BioMarin will continue Pompe disease drug studies

BioMarin says it will continue studies of late-onset Pompe disease drug candidate BMN-701

Associated Press

SAN RAFAEL, Calif. (AP) -- BioMarin Pharmaceutical Inc. said Tuesday said it will proceed with further studies of an experimental treatment for the genetic disorder Pompe disease.

The company said patients treated with its drug, which is called BMN-701, were able to walk greater distances in a timed trial, and were able to inhale and exhale with greater force. BioMarin said it will advance the drug into a later stage of testing.

Patients with Pompe disease lack an enzyme in their blood that breaks down glycogen, a stored form of sugar used for energy. The glycogen collects in the muscles, heart, liver, and nervous system. That can cause muscle weakness and deadly respiratory problems. When patients have almost none of the enzyme, symptoms can appear in the first few months of life. If they have a partial deficiency, symptoms can appear in childhood or as late as middle age.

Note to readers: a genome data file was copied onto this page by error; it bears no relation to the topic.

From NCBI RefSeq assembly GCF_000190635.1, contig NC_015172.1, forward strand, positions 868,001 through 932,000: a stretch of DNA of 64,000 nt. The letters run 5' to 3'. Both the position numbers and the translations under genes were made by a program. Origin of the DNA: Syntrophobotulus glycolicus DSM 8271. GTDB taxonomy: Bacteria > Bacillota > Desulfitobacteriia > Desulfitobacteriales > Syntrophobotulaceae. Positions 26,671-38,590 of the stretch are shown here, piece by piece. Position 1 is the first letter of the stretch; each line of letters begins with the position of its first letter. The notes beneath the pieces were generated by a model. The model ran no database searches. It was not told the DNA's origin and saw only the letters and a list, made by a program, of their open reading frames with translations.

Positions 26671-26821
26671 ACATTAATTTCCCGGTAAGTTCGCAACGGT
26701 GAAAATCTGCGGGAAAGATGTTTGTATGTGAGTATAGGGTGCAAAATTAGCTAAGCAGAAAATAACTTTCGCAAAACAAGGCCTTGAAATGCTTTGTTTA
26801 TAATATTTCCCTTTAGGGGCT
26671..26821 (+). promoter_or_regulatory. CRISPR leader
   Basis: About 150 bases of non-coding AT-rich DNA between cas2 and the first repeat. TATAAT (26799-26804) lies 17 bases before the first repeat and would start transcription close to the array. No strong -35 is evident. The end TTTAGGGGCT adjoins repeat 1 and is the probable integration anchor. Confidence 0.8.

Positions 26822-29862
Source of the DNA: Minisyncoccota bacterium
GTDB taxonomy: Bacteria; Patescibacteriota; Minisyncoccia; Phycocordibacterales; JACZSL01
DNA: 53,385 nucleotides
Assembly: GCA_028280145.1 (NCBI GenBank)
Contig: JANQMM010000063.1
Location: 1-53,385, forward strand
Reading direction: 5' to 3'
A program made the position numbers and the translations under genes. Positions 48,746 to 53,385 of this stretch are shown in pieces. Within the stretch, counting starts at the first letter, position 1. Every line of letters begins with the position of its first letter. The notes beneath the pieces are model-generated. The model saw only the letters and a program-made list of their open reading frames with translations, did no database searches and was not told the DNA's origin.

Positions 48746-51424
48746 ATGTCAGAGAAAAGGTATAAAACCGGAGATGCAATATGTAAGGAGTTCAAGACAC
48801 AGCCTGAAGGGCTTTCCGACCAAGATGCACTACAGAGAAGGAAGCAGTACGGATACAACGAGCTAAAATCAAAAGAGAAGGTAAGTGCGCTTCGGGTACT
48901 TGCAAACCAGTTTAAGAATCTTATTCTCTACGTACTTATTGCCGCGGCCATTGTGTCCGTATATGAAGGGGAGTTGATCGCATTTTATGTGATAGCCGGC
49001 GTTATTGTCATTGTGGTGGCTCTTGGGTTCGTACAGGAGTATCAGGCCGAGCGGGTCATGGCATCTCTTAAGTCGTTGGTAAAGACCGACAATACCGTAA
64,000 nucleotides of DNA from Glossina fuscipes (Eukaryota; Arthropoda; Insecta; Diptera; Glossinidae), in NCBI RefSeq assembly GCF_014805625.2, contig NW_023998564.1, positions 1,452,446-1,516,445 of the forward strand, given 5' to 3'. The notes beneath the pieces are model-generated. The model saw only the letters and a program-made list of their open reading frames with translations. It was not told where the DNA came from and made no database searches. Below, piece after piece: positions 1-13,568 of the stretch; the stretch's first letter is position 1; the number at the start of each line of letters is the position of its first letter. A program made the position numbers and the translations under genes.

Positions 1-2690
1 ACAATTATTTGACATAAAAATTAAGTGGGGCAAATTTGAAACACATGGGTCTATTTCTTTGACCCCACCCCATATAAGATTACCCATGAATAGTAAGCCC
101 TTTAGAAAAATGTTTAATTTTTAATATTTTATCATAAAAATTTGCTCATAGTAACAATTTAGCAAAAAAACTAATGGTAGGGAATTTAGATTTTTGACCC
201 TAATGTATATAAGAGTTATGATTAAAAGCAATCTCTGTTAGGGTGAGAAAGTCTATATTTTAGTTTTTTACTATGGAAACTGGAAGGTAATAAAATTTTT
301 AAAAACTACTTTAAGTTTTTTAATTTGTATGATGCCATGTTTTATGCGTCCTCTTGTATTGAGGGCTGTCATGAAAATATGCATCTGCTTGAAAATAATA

By the end of the year, BioMarin wants to begin testing the drug in patients with late-onset Pompe disease who have previously been treated with alglucosidase alfa, which is sold by French drugmaker Sanofi under the name Myozyme and Lumizyme. BioMarin said the main focus of the study will be patients' ability to inhale. The trial will also evaluate their ability to walk and exhale.

Shares of BioMarin lost 72 cents to $60.76 Tuesday. They were unchanged in aftermarket trading.

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